Martin Scorsese on Visual Literacy

Here’s a great 2006 interview with the director, in which he makes the case for teaching young people visual literacy by watching and making movies. (courtesy of Edutopia)

With the increasing dominance of media imagery in our daily landscape, it’s important that our children learn how messages are put together, how their eyes are being directed, how their emotions are being played, and maybe even how to craft images themselves. After all, the rise of digital media has made image collection and manipulation available and affordable for everyone. The next generations are increasingly going to be confronted, pummelled, swayed and played by the media-makers, and basic visual literacy will help them negotiate this new landscape.

Free Chaplin films online

Man oh man I wish I had more time to explore free movies online! Here’s a terrific source of Charlie Chaplin films, thanks to the good people at opensource.com.

Many shorts listed, as well as feature-length films. On this blog I have reviewed City Lights (1931, good for 6+), and The Gold Rush(1925, good for 5+).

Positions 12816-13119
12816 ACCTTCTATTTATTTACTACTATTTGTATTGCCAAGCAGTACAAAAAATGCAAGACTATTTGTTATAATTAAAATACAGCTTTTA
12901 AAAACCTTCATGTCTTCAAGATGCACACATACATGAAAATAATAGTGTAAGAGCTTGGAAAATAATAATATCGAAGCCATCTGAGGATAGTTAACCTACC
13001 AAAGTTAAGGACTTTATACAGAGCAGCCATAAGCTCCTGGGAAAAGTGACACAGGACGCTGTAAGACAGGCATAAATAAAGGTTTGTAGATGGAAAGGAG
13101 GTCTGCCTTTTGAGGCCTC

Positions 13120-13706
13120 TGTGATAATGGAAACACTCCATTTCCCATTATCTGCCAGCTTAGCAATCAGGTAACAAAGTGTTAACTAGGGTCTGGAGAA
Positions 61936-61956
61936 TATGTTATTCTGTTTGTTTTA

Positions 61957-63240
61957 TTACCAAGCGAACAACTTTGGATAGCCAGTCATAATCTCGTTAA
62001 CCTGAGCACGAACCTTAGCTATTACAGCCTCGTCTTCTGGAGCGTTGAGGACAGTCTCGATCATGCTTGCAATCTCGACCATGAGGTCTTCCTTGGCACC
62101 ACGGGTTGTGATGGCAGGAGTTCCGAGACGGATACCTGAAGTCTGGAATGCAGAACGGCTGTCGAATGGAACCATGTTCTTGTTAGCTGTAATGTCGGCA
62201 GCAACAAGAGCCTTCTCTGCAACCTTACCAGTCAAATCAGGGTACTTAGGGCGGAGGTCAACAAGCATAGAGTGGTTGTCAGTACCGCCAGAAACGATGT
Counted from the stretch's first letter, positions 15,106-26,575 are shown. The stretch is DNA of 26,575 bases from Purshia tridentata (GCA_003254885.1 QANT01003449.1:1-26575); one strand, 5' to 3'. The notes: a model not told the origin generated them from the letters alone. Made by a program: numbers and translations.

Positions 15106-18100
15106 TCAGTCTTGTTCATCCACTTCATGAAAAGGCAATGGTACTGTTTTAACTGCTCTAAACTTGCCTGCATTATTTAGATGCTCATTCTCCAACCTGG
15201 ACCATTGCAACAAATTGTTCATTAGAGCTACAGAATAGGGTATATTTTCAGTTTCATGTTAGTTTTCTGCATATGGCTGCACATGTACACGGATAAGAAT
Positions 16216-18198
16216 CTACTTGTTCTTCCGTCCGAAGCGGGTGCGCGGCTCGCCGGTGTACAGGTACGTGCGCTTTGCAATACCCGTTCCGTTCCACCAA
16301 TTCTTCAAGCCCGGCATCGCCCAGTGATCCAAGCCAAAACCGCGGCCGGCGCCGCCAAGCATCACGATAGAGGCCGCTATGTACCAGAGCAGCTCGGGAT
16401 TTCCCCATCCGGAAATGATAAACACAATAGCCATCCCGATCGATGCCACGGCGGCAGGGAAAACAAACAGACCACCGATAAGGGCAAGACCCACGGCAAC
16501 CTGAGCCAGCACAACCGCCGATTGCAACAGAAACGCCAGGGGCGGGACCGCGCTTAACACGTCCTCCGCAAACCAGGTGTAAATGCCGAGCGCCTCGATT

Introduce your child to a genius of the silent screen!

Annie Get Your Gun (1950)

Annie Get Your Gun

Colour, Musical

Released: 1950

Rated: Approved (G)

Length: 107 min

Age: 4+  (5 or 6 for fuller comprehension)   (commonsense media sez 6+)

Scary Factor: nothing scary

Violence: a lot of guns, naturally, but all used for target shooting; only one re-enactment of an Indian attack, make sure kids understand it’s all a big circus act and nobody is really being shot; Frank gets mad at one point and punches somebody, but it’s a rather isolated event

Other: racial insensitivity, depicting Native Americans as uncivilized for comic purposes; lots of “ugh’ and “how”-type dialogue

Interests: famous women, history, cowboys, Wild West, circus/theatrical, musicals

Next: for girl cowboys see Annie Oakley (1935), Calamity Jane (1953); for Wild West musicals see Calamity Jane (1953), The Harvey Girls (1946), Seven Brides for Seven Brothers (1954); or visit your library to find historical accounts of the real Annie Oakley and her times

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City Lights (1931)

City Lights

Black & white, Silent

Released: 1931

Rated: G

Length: 87 min.

Age:  6+           commonsense.org sez:  8

Scary factor:  Guns are brandished, especially during burglary, but more for comedic effect – no harm is done.